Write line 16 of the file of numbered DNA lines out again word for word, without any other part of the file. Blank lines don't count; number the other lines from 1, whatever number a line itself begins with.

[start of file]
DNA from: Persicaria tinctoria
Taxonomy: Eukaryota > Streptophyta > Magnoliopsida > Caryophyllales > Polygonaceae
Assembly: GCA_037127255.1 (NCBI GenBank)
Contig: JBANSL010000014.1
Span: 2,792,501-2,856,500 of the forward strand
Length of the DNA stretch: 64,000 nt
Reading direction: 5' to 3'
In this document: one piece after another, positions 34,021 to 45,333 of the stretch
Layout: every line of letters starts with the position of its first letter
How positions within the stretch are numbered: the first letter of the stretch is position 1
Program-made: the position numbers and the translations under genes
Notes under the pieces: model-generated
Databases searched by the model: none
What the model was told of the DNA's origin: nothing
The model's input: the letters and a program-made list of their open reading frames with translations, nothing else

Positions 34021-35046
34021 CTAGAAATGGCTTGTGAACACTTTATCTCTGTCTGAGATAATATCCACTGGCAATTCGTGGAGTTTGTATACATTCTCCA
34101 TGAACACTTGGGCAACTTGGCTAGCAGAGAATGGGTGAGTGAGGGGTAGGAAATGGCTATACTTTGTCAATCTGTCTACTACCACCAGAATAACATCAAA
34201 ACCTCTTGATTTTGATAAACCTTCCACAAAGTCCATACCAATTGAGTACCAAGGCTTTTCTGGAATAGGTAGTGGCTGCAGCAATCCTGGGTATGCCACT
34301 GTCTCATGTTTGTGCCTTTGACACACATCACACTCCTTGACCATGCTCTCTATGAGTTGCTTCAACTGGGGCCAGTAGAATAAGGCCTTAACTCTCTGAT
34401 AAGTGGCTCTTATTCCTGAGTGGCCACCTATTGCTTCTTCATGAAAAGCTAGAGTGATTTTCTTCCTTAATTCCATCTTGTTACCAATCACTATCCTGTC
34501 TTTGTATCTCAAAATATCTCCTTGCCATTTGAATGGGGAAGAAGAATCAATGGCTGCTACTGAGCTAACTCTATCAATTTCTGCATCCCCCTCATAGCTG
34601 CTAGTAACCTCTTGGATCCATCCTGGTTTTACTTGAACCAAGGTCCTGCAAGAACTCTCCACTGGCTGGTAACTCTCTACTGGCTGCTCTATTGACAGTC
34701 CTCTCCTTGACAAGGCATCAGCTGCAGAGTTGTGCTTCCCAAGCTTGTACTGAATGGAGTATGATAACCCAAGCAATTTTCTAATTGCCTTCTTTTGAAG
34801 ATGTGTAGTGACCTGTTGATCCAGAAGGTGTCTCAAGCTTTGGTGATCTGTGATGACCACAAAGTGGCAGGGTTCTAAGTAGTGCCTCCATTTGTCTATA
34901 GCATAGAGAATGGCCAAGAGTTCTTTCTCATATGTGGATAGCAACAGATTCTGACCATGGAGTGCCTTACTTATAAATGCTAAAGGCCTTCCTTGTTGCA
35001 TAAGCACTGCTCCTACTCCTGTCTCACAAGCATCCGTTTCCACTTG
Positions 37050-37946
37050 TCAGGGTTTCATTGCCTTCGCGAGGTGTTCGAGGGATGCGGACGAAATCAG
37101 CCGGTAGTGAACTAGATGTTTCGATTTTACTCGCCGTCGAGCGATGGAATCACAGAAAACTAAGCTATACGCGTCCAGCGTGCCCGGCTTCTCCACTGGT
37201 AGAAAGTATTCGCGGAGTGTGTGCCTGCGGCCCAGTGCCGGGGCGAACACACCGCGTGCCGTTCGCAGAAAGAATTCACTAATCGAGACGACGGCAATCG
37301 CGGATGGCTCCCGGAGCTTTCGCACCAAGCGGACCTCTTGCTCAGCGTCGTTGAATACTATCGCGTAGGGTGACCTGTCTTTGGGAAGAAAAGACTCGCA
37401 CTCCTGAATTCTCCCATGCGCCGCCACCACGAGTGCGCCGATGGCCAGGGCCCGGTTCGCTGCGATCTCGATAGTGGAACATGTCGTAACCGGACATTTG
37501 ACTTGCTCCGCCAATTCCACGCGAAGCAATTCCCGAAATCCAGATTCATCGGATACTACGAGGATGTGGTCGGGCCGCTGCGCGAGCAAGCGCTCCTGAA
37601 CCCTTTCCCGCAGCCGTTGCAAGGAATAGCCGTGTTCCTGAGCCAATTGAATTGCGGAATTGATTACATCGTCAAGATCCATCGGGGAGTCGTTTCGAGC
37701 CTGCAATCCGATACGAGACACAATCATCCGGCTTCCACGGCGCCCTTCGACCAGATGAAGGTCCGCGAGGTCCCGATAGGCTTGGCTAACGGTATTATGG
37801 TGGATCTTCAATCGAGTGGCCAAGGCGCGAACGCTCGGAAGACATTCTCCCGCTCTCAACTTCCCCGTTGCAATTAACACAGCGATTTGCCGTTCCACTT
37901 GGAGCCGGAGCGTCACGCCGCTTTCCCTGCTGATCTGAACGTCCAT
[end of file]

Positions 34021-35046